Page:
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Esperanto, the most important and influential of the so-called artificial languages, was devised in 1887 by Dr. Lazarus Ludwig Zamenhof of Warsaw, Poland. Based on the elements of the foremost Western languages, Esperanto is incomparably easier to master than any national tongue, for its grammar rules are completely consistent, and a relatively small number of basic roots can be expanded into an extensive vocabulary by means of numerous prefixes, suffixes, and infixes. The French Academy of Sciences has called Esperanto "a masterpiece of logic and simplicity."

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All nouns in Esperanto end in -o, adjectives in -a, adverbs in -e, and verb infinitives in -i. Notice the combination varmo (warmth), varma (warm), varme (warmly), and varmi (to warm). The suffix -j is added to nouns to form the plural and also to adjectives when the nouns they modify are plural. The present tense of a verb ends in -as, the past tense in -is, the future in -os, the conditional in -us, and the imperative in -u. No changes are made for person or for number. There is no indefinite article; the one definite article la stands for all numbers and genders.

A few examples of the Esperanto system of word formation will serve to illustrate the ease with which new words may be learned. The infix -in-, for example, indicates the feminine form (frato—brother, fratino—sister; koko rooster, kokino—hen). The infix -eg- indicates intensity (pluvo—rain, pluvego—downpour); the infix -ar- indicates a collection of similar objects (arbo—tree, arbaro—forest); and the infix -er- indicates a unit of a whole (ceno— chain, cenero—link).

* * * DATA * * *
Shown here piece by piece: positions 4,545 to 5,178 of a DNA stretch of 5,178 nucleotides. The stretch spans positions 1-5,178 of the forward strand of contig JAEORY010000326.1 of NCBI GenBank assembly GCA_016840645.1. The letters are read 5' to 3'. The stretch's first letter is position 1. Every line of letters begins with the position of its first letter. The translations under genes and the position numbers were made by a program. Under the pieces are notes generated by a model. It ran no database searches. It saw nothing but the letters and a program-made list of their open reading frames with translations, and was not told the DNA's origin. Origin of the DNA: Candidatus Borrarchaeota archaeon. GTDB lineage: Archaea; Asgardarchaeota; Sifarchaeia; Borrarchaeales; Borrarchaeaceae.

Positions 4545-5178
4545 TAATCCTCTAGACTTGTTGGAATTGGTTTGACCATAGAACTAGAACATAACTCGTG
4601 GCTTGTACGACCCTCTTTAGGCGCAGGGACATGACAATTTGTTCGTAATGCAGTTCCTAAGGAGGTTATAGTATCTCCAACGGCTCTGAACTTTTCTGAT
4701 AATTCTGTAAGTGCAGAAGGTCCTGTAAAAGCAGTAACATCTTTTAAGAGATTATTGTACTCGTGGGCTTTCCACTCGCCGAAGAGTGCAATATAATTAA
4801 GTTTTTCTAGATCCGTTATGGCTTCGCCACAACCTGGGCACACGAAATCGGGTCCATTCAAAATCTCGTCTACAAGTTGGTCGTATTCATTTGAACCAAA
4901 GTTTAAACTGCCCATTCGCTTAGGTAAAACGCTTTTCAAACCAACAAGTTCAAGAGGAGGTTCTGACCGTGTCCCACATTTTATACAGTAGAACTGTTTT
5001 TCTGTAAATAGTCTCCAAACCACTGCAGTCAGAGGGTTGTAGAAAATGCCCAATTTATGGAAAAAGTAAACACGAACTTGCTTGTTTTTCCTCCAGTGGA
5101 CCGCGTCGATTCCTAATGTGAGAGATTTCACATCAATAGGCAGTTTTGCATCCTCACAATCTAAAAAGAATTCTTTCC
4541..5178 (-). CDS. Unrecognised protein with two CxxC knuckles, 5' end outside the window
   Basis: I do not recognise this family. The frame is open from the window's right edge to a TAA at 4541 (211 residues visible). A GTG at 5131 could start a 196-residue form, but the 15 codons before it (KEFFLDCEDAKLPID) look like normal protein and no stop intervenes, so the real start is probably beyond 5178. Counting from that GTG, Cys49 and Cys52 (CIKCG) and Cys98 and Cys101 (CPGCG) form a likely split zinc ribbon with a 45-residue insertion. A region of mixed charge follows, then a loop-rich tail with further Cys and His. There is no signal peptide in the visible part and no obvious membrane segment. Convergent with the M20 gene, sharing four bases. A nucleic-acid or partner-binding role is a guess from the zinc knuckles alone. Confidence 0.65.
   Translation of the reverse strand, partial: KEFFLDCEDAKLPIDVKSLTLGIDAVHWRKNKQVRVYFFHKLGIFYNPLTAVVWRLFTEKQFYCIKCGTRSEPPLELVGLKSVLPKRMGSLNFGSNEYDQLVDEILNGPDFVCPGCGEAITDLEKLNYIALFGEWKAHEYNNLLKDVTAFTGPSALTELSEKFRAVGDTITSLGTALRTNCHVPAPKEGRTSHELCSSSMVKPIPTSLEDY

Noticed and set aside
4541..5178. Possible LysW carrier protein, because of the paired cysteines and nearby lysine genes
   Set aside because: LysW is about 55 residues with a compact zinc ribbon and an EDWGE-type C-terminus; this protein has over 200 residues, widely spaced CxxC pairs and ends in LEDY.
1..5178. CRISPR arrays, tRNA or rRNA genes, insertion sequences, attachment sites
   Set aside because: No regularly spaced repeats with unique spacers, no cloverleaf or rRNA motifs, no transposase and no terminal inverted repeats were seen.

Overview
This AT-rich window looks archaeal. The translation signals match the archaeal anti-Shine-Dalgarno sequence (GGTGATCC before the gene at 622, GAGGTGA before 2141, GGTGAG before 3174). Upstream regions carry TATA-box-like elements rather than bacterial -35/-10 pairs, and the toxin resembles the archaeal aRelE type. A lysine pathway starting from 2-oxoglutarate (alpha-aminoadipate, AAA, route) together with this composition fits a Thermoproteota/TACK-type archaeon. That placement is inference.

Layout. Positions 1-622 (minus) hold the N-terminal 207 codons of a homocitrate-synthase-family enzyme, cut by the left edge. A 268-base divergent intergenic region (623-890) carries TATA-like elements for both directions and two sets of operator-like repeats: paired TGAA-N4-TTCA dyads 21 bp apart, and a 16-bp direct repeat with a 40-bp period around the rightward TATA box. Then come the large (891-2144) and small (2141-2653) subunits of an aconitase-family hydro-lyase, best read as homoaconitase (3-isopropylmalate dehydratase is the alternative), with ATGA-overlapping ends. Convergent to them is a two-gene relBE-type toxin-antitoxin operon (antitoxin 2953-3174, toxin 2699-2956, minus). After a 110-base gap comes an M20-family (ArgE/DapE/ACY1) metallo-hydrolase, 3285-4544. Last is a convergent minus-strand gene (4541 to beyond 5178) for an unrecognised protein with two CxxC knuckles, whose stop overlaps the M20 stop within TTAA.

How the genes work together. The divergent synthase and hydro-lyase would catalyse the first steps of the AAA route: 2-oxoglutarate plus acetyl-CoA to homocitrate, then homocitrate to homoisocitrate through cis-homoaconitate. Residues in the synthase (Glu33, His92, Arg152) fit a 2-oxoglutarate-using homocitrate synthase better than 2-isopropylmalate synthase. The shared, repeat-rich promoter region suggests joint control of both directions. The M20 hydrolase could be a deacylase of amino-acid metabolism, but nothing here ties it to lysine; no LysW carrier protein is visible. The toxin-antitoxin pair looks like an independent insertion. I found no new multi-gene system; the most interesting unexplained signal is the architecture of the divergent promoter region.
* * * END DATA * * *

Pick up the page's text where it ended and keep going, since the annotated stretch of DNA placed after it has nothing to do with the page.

If the reader will examine the passage below, he will observe that all but a very few of the words have been adopted from one of the major Western European languages.


Language Family
Family: Artificial


Copyright © Kenneth Katzner, The Languages of the World, Published by Routledge.


Writing Sample


Writing Sample

Translation


Lay not up for yourselves treasures upon earth, where moth and rust doth corrupt, and where thieves break through and steal; but lay up for yourselves treasures in heaven, where neither moth nor rust doth corrupt, and where thieves do not break through nor steal; for where your treasure is, there will your heart be also. Thc light of the body is the eye; if therefore thine eye be single, thy whole body shall be full of light. But if thine eye be evil, thy whole body shall be full of darkness. If therefore the light that is in thee be darkness, how great is the darkness!

—Portion of the Sermon on the Mount, Matthew vi.19-23